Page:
2010 marks our 6th fall season in Charleston. Since our first fall season, I’ve been wanting to drive up to NC to pick apples. For whatever reason, we had never actually done it, and I was determined to make it happen since we won’t be here next fall.
When we were getting ready for the trip, I told Will what we were doing, and he started crying (so much drama). When I asked him what was wrong, he said he didn’t want to go to North Carolina because he would miss South Carolina so much. No matter how hard I tried to explain to him that we were going to be gone for approximately 36 hours, he continued to cry about how much he was going to miss his bed. And Mo-om, the apple farm won’t even have any toys! Drama.
Despite Will’s protests, everything was going as planned--we grabbed dinner to eat on the road after our family pictures, and the boys fell asleep for the majority of the drive. They went back to sleep pretty easily when we got to the hotel, and as I fell asleep, I had visions of our happy family picking apples, maybe skipping through a meadow holding hands with flowers tucked behind our ears?
The next morning, the boys were kind enough to sleep in until 8:00 (WOW!), and as we woke up slowly I realized...CRAP. That thunder that woke me up at 6:30 was the precursor to a huge storm. What now? WTH were we supposed to do in Hendersonville, NC on a Sunday morning now that we couldn’t go apple-picking? How was I supposed to convince Will that I wasn’t wasting his precious toy-playing time in SC?
As we got up and around, thunder clapping outside the windows, Scott kept shooting me “What are we going to do with these boys?” and “We drove all the way up here...for what?” looks. After grabbing some waffles and boiled eggs in the continental breakfast room, we loaded up the car and started driving. I pulled out the complimentary Hendersonville-Flat Rock map from the hotel, and told Scott, “Don’t worry. The boys will think it’s fun because we’re going to make it fun! I don’t care if we stare out the windows of the car and talk about how pretty the trees are. WE ARE GOING TO HAVE FUN.” I might have been a little on edge.
After making a pass through downtown Hendersonville (a town completely asleep because everyone was at church), I started worrying that we really were going to have to talk about how pretty the trees were, but as we moved outside of Hendersonville to Flat Rock, I spotted the answer to my prayers--the Flat Rock Village Bakery, which had a sign reading: Open Sundays 8-5. Hooray!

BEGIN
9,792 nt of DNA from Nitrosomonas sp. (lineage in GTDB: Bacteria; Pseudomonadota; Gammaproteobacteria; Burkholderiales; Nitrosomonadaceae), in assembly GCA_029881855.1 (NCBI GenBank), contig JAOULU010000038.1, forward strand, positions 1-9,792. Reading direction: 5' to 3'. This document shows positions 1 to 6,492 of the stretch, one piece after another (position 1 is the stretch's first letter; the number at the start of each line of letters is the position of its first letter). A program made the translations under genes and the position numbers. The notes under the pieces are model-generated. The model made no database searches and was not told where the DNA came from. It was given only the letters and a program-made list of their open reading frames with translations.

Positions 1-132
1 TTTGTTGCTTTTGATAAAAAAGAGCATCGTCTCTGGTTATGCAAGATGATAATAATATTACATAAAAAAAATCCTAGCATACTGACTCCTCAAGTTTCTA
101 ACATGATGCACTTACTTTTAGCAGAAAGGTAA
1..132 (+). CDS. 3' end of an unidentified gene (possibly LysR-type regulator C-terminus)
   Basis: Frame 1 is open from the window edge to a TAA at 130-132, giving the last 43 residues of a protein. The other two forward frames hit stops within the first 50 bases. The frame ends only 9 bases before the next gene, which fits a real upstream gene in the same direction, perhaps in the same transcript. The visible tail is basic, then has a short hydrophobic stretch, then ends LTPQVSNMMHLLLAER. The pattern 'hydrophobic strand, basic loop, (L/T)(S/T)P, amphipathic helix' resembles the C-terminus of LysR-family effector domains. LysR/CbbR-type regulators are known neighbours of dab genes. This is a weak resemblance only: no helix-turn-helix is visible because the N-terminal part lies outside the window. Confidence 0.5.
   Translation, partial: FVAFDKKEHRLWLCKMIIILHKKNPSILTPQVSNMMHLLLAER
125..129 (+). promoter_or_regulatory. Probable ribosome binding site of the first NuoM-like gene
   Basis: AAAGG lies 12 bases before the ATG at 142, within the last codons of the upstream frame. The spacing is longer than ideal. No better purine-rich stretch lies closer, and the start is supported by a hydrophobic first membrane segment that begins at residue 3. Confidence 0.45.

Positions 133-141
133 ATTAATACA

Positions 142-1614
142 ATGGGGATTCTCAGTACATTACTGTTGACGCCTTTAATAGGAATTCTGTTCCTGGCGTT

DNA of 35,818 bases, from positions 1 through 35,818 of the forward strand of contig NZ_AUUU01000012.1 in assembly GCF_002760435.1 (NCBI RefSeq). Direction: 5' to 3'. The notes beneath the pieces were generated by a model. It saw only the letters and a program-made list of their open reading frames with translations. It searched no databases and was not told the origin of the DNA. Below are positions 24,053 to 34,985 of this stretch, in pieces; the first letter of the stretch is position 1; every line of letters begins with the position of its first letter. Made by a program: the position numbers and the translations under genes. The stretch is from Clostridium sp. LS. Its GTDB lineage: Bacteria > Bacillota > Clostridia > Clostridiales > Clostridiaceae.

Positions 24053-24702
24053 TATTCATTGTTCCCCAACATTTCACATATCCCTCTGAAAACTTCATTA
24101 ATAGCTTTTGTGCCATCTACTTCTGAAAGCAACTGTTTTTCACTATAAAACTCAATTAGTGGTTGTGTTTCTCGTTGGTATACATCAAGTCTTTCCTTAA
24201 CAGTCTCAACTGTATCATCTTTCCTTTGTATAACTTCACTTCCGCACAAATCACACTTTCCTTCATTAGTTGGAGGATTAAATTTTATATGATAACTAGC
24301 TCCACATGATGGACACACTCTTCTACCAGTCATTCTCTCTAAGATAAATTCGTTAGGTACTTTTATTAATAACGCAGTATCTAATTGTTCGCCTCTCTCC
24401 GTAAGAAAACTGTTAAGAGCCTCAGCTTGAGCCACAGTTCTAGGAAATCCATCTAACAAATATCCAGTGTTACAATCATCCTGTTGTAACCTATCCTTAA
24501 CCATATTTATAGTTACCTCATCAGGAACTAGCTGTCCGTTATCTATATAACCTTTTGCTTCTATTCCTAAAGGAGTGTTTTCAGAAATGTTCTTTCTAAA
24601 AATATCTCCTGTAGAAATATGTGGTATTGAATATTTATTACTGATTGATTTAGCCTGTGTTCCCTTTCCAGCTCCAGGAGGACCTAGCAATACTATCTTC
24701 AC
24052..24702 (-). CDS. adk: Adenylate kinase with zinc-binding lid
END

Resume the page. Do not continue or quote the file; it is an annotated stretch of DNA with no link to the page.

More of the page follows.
We ordered three items to split between the four of us (we’d already had our lovely continental breakfast): a savory tart (which Ben referred to as pizza), an almond croissant (which I’m not embarrassed to admit was eaten almost entirely by me), and an ooey gooey pecan sticky bun. As we sat down to eat, Will said with over-the-top enthusiasm, “THIS IS THE BEST BAKERY EVER.” (See, it’s all about making things seem fun even if it’s literally raining on your parade.)
In reading the map, I saw that Carl Sandburg’s historic home site was right up the road--maybe not the first activity a 5-year-old and 22-month-old would pick, but at least it would keep us out of the storm for awhile. Things started looking up as we left the bakery, as the rain had changed from downpour to shower to a light sprinkle.
By the time we parked at the historic site parking lot, the rain was basically a mist, and we started our 1/2 mile adventure through the woods to the house. As we ran up the trail, Will shouted back to me, “I’m winning!” I started running faster to catch up with him, and he laughed that big belly laughter that we somehow lose in adulthood and added, “Mom, we are on a superhero journey, and these woods are very dangerous!” He stopped suddenly, put both of his hands in the air and shouted, “THIS IS THE BEST ADVENTURE EVER.”
By the time we toured the house (with a very uptight park ranger) and the goat farm on the property, you would have thought we’d taken the boys to Disney World. Ben was entertaining himself by imitating the crowing roosters, while soaked from jumping in puddles. Despite a rough start (when the park ranger and Scott almost had a knock-down drag-out fight over the edge of Ben’s shoe stepping off the carpet), Will said his favorite part of the house tour was the first room because there was a stack of family games on the coffee table and he likes playing games. (I really, really love that Will could articulate this AND appreciate a tour of a historic home at age five. I was aware at that moment--and still am--how lucky I am to have him as mine.)